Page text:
A Princely Production

Posted: October 29th, 2010 | No Comments »

This review by Tony Frankel was originally posted at Stage and Cinema.

Once in a great while, a play will have me floating off the ground as if I had just been licked by God; a play that makes me feel better for having been alive; it encompasses great writing, acting, direction, and a triumphant technical team. Examples this past year are Cousin Bette at Antaeus, The Browning Version at Pacific Resident Theatre, and Four Places at Theatre/Theater.

Now comes along a 50-minute miracle, a L’Enfant Terrible Production of Hamlet, Prince of Puddles. What, you say? A children’s show? No. This is (gulp, how do I say this without sounding saccharine-y?) for the whole family. In fact, we were there sans kids and had a walloping-good time. This inventive, brilliant production is what we wish Disney would design when they promote family viewing (but they turn out Tinker Bell rip-offs for teenage girls instead).

Not only were the children present at the Bootleg Theater squealing with delight at the antics of Hamlet (who tended to cry a lot and even peed in his pants), but so were the adults. It’s basically a synopsis of Hamlet’s emotionally draining situation, focusing on girlfriend Ophelia, her dad Polonius, Hamlet’s mom Gertrude, uncle/dad Claudius, and real dad/ghost. I never remember feeling so empathetic to Hamlet’s plight.

The hilarious script is by L’Enfant Terrible founder Angela Berliner, who also plays Ophelia. Modern dialogue and rap are interspersed with the Bard’s famous lines, but Berliner is only interested in the meat of the story. Hamlet is just an awkward teenager who would rather play baseball and hang out with his TWILIGHT-loving girlfriend, Ophelia. Hamlet is so sad when his dad dies, and mom is so sad that she doesn’t realize the King’s brother is a bad man and a liar, so she marries him. This makes Hamlet even sadder. Hamlet knew that he must avenge his father’s death, but he was just a kid and didn’t know what to do. Long story short (literally), Hamlet takes vengeance, but at what cost? Who else gets hurt by his vengeance? And, according to the synopsis, was there anyone left to feed the cat?

The amazing thing is that everyone who dies in the original Hamlet falls down dead in this one, too! (Actually, they disappear through a trap in the floor). It’s a glorious achievement when Shakespeare can be introduced to kids in a way that makes them interested in theatre, magic, imagination, and maybe finding better ways to deal with their sadness.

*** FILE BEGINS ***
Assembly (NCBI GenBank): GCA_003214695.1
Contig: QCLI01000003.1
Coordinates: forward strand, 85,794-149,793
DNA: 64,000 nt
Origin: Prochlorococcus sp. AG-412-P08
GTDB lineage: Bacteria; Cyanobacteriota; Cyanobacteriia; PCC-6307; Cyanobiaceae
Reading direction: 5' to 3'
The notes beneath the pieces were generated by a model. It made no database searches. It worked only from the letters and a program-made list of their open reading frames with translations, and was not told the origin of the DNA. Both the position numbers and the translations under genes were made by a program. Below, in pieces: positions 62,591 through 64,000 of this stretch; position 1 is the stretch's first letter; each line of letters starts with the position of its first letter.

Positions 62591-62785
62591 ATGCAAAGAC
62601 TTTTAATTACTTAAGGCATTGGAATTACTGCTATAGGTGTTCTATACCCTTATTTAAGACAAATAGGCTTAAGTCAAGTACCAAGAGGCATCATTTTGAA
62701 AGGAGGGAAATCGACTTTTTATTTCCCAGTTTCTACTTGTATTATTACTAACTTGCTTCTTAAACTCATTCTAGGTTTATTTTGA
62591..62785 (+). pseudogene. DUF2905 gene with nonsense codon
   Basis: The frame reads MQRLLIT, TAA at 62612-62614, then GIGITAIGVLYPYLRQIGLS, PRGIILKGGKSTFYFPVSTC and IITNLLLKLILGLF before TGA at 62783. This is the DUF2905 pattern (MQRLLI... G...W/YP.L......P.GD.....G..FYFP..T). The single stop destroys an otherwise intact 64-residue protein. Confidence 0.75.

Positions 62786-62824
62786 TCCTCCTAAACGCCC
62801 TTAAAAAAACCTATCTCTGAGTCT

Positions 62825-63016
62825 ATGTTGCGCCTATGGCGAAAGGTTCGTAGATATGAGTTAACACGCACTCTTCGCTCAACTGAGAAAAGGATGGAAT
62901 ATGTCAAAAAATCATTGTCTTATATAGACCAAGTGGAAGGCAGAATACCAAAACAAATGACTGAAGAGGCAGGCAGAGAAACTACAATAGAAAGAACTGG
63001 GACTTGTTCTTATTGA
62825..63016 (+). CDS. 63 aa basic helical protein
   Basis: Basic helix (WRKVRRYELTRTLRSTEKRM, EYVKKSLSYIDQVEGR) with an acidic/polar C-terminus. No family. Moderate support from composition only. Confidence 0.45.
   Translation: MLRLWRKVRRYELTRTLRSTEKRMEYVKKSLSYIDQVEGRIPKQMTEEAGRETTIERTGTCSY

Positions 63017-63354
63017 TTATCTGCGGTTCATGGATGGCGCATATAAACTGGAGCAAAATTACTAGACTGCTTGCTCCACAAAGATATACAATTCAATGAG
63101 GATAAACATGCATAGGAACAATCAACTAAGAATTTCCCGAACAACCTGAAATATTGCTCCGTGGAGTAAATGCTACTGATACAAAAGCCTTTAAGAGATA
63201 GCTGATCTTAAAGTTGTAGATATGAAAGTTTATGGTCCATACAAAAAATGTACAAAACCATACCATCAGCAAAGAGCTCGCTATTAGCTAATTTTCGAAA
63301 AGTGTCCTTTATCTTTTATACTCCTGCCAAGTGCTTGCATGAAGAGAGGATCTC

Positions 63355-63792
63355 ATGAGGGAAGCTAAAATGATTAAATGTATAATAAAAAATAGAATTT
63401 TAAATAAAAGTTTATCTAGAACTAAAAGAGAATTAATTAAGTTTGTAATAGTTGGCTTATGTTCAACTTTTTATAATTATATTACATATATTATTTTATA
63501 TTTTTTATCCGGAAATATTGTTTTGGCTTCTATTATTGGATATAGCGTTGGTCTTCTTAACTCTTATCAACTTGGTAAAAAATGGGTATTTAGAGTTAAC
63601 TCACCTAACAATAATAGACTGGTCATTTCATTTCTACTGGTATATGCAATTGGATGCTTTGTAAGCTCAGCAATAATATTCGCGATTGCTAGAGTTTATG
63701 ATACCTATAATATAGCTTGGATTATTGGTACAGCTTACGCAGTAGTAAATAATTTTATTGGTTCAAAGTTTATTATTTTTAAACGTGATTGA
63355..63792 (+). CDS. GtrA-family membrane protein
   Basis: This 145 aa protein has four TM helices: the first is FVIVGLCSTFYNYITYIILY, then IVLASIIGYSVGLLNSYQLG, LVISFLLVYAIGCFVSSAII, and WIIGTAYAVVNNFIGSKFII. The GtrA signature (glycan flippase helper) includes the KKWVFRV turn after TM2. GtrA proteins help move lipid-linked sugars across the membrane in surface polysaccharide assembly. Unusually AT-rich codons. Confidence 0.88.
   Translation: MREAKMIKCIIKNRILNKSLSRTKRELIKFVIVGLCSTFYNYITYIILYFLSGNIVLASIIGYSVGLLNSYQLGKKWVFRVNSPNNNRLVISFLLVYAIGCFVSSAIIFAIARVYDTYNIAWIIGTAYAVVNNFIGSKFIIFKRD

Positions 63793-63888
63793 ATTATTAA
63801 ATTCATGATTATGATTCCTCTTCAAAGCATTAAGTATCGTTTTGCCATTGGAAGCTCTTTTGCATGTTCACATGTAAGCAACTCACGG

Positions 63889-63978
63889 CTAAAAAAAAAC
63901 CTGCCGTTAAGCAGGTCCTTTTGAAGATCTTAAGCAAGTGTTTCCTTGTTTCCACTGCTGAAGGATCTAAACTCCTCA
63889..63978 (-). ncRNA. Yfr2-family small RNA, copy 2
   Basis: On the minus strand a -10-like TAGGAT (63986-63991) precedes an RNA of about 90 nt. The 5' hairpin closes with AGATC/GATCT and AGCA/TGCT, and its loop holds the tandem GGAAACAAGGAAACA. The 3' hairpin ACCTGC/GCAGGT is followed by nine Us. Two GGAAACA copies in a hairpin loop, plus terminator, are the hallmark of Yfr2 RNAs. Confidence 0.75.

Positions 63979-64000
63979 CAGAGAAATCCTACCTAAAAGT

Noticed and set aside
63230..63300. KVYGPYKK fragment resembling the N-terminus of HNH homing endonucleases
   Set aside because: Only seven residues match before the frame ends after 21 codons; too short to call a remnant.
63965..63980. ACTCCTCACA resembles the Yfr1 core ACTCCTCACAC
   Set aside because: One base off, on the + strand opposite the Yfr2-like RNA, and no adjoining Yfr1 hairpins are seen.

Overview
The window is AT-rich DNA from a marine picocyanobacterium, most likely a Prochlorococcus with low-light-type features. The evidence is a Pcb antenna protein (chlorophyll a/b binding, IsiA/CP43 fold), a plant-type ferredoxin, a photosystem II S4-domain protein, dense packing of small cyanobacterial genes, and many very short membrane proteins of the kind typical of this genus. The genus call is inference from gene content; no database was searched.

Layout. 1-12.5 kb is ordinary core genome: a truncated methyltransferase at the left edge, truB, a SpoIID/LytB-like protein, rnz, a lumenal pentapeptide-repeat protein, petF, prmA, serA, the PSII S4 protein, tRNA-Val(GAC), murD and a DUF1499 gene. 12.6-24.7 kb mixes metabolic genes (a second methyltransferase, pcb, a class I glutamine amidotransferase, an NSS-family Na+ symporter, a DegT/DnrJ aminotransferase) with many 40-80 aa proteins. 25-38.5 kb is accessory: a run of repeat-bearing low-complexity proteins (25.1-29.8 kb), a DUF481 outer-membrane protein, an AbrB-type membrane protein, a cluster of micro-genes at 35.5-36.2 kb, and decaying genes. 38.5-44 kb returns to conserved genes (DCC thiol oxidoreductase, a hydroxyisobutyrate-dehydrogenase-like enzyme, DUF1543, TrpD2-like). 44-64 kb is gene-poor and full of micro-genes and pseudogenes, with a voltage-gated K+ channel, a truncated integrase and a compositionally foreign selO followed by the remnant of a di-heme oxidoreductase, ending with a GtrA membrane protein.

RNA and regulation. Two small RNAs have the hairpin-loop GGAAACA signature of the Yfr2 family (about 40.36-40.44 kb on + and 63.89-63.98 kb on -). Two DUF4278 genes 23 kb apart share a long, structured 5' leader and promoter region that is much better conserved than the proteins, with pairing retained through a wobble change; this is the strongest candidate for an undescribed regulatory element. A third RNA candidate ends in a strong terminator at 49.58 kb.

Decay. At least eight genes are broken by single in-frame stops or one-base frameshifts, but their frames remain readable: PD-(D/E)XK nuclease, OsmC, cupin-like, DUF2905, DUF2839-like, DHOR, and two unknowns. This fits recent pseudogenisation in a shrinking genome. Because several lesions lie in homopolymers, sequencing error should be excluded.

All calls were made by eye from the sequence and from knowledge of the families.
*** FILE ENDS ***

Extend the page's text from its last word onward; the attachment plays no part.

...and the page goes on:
Wait, who the hell am I kidding? I myself picked up Hamlet and started reading it again – AND [all caps] thought about the times in my life when I should have let my anger go.

But all of these things happened to me while I laughed! I was magnificently entertained. I wanted the show to go on all night. Could they make this an event that the world could see? Right now, the goal is theatre that everyone can afford (the top ticket price is $9.99!) and this troupe wants to take it to the schools.

For L’Enfant Terrible is interested in one thing: creating a group of future theatre lovers and artists. Their goal is to make children’s theatre just as subversive, intelligent and memorable as the best new work being produced today for the grown-ups. Check.

Director Justin Zsebe is wildly imaginative and original. It is impossible that this experience is a fluke. Major shrieks of delight go to set designer Francois-Pierre Couture (the moveable toy-box theatre used in this performance can be broken down in half an hour!), and to Ann Closs Farley for those adorable costumes.

The cast includes Nathan Kornelis, Natasha Midgley, and Nicol Razon. You rock, dudes! And to the very wet Hamlet, Brian Kimmet: what divine god of the theatre transported you before me? Your performance shone with radiant love and light. Too corny? Well, you make me want to be a better theatregoer and a better artist. I’m throwing rose petals in your direction.

Thank you, everyone.

tonyfrankel @ stageandcinema.com

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